for a song having high RMS, value of low-energy would
 Stress (happy/anxious)
be low. Overall intensity is calculated using weighted
 Energy (calm/ energetic)
average of the two sub-features:
And divides music mood into four clusters: Contentment,
Depression, Exuberance and Anxious/Frantic as shown in Intensity = (RMS) × 0.8 + (100-lowenergy) × 0.2 (2)
Fig.1.
Low-energy is subtracted from 100 because using Eq. (1)
we have scaled low-energy on a scale of 0-100.
2. Mood detection using music This overall Intensity is extracted for each 10 second of
In this section we will discuss the algorithm, design and the song file.
complete approach of mood detection using audio content Timbre: Timbre is the quality of the music. Existing
analysis. Detection of mood from music needs a very basic results show that the timbre of sound is determined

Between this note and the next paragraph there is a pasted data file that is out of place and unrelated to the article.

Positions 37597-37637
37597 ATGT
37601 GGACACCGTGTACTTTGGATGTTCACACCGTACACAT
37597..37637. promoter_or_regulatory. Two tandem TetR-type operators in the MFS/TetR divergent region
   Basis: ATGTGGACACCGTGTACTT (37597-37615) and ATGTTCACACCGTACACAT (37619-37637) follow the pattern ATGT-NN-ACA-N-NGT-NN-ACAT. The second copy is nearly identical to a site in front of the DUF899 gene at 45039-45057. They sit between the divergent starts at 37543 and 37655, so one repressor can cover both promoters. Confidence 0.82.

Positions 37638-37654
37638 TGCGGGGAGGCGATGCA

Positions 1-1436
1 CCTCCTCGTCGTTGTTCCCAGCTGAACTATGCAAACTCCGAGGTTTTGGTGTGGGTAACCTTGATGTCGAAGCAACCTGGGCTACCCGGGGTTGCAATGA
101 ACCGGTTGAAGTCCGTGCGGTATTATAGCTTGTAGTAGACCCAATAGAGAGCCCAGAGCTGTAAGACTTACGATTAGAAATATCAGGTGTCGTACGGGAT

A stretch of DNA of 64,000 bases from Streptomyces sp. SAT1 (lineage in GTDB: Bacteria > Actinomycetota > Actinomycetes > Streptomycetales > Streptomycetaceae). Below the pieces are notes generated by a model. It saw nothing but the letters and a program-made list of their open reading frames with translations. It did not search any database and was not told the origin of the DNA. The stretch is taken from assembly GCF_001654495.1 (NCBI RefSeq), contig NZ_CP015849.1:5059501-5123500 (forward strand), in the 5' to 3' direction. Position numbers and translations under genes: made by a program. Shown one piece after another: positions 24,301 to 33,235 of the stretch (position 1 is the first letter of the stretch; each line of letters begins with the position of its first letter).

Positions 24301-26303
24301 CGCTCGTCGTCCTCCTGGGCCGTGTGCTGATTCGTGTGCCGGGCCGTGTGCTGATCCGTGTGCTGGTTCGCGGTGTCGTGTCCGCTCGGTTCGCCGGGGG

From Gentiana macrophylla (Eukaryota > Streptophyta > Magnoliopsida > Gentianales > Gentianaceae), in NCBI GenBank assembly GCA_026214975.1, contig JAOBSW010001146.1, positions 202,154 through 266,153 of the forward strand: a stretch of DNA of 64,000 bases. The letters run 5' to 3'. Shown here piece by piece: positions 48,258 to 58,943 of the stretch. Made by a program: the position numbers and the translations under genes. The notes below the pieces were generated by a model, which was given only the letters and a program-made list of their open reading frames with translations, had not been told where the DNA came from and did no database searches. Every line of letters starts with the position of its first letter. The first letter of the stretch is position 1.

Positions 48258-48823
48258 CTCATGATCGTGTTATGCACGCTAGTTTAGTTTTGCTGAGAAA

step of retrieving information from music which can be primarily by the spectral information [16].
done by extracting features such as intensity, timbre and We have used four features for extracting timbre:
rhythm which have their sub features. For extracting • Zero-cross (Z)
features, first all the music files are down-sampled to • Centroid (C)
16000Hz, 16 bits, and mono-channel. Then a set of 10 • Roll off (R)
features are extracted from music for every 10 seconds of • Entropy (E)
the music file. Once all the features are extracted for a
song on every 10 second basis then all features are Higher values of the feature mean lower stress on Thayer's
normalized using Max-Min normalization so that each 2-D emotional space. Thus we can say that a higher
song has the uniform scale. centroid is generally associated with positive emotion.
Centroid and roll off are major source of mapping
emotional intensity out of these four features.
(1)
Overall timbre is calculated using weighted average of
these four features:
Thus each song will have values of every feature in